Passion Play: This is a picture I took at the annual Passion Play at Andrews University. It was taken during a very powerful and moving scene depicting the crucifixion of Christ. In postproduction I edited the image to try and capture the same sort of moving power that I felt while watching the performance.

Retouched Wedding Photo: This is a cropped section of a retouched wedding photo from my parent’s collection. The original image was actually a faded sepia toned picture. I chose the image specifically as an experiment and learning exercise in adding color to an old colorless image.


Parent’s Wedding


Africa Restoration: These images are from a digital imaging class I took. The goal was to take a ruined old photo and digitally restore the image. You can see the original image I started with at the bottom of the page. Torn into three pieces, I did my best to stitch the separate elements together and digitally paint in any missing gaps. Bringing back the color was perhaps the most challenging yet fun parts of this particular project. I brightened select portions of the image such as their faces, and did my best to add very dramatic vivid colors through various coloring techniques and extensive dodging and burning.


Elephant Restoration: This image is from the same assignment. You can see the original image below, and my final restoration at the top.


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Visual osity, art is a way and a keen to translate of arti inner stic ex sense of o feelin onese pressio b s gs, int e r v lf and a n t i . o T n h rough into sa uition, cu form a subjec riar tis n t matt er for awareness t, one can fying forms aesth etic a of the visu learn abou a t nd int ellect l world as a ual re spons e.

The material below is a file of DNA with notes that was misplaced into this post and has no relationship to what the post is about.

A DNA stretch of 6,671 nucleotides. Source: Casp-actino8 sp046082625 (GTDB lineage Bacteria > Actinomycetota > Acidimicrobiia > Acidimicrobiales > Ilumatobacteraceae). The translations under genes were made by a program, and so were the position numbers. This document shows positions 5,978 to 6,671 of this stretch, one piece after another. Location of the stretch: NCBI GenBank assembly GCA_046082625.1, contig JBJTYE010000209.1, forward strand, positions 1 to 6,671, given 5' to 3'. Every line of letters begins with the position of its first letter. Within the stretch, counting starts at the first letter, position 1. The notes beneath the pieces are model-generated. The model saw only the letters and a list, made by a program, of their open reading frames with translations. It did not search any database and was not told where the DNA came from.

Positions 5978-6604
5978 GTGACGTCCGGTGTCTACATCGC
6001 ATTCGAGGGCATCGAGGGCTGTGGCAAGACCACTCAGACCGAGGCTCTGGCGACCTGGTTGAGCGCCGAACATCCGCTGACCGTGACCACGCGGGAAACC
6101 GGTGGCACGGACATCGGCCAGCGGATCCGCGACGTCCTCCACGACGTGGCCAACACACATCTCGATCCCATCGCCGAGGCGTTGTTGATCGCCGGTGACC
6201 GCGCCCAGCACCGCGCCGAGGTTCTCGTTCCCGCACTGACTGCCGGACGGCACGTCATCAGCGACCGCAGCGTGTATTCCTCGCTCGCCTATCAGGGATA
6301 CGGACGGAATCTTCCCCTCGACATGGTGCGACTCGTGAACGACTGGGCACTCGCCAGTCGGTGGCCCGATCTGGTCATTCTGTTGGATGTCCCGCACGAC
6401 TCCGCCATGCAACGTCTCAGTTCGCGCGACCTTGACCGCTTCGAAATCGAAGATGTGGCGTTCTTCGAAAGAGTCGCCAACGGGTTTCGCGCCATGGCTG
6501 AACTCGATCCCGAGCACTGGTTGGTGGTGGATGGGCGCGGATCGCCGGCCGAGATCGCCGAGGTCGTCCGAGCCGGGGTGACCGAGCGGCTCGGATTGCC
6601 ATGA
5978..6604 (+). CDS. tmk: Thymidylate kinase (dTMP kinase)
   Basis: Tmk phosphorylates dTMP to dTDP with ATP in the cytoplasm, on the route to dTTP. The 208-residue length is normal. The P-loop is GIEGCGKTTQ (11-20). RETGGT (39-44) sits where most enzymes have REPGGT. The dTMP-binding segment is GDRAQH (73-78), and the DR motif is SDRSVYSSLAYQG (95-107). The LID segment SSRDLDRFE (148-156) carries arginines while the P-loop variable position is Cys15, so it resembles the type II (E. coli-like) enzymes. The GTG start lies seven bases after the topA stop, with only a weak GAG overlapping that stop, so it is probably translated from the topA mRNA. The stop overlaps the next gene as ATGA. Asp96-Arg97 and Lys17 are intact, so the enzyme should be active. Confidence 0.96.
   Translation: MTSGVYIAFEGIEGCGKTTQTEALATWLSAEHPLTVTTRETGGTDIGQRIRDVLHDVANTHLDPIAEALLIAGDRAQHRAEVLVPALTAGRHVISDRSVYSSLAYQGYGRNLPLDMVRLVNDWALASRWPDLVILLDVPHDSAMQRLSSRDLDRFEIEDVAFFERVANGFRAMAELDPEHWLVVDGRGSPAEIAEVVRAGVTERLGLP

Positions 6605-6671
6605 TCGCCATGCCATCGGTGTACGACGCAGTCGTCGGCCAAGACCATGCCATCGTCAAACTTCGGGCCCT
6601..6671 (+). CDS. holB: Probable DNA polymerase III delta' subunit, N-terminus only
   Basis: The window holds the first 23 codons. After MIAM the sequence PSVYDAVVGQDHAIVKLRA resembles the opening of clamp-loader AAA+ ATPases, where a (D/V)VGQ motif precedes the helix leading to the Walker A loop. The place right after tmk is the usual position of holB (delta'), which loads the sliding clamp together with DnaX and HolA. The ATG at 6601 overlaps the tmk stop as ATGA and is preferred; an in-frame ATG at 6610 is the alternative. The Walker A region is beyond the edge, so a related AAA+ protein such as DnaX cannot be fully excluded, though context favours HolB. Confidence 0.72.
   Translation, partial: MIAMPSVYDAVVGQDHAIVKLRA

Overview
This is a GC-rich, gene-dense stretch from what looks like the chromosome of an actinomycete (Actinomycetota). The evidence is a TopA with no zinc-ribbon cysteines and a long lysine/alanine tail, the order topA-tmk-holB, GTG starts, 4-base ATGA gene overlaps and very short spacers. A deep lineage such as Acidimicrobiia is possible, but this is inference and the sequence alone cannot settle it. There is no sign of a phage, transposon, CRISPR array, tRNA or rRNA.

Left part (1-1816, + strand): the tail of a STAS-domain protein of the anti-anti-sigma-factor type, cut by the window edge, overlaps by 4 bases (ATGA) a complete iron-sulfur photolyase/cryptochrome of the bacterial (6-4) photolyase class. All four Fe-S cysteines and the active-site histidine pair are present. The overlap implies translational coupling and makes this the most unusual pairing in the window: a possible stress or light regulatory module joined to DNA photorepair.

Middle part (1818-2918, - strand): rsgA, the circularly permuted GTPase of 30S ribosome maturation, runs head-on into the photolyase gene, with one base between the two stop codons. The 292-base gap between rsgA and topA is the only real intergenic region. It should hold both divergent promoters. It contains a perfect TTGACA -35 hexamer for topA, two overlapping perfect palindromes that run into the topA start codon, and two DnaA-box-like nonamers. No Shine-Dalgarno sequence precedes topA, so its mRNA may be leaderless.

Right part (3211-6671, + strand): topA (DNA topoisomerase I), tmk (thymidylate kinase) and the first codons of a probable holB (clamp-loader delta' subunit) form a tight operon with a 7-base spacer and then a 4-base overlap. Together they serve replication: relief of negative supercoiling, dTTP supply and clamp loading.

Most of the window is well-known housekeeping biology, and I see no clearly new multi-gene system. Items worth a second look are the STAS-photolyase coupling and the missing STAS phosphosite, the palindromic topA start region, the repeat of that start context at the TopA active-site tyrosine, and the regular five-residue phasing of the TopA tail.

Cardboard Portrait: This portrait painted on cardboard is actually the first time I had ever painted. I stumbled across some oil paints in a huge blowout sale. I had never before painted, but planned on taking a painting class the next semester. I could not pass up such a deal so I bought the paints. Knowing nothing about how to paint and having no painting materials in my possession, I used random things that were lying around. Having no canvas available, I used what I had in abundance in my room—cardboard. So on the back of a FedEx box I painted my first picture of a random man in a random magazine. I later learned all sorts of fascinating things about canvas, gesso, and turpentine, but for a first start I think I did allright.


Still Life: This still life scene is one of the first paintings I did in my Introduction to Painting class. This painting I tried very hard to paint realistically, yet retain a painterly feel. I found there to be a very fine line between being painterly and being just plain sloppy. I still struggle with that line, but this painting proved to be a personal breakthrough as I began to more adequately understand the materials I was using.


Norther Lights: Despite the controversy that arises in the professional art world when calling Bob Ross’ painting art. I must admit that good ol’ Bob Ross played a significant role in getting me interested in painting. I was astounded how Bob could pump out an amazing landscape scene in less than 30 minutes. After watching a couple of Joy of Painting episodes I gave it a try. Sure enough, in no time I too was producing mini masterpieces in just half an hour. Bob Ross, Clay Doss, I think it was destiny.


Sea Captian: This is just one of many drawings of mine. I find I have a lack of patience when drawing, I just want to create a masterpiece in less than five minutes. Unfortunately, this is virtually impossible, but because of my lack of patience I rarely spend more than half an hour on any one drawing. I have come to discover many new and fascinating techniques lately. One such discovery is simply covering the entire sheet of paper in charcoal before starting. This allows you to draw in the shadows and then erase the highlights leaving you with the pre-charcoaled areas as the midtones. This allows you to use the eraser not to fix mistakes, but as a drawing tool. This is one such image done with this technique.



Clay Doss graphic design portfolio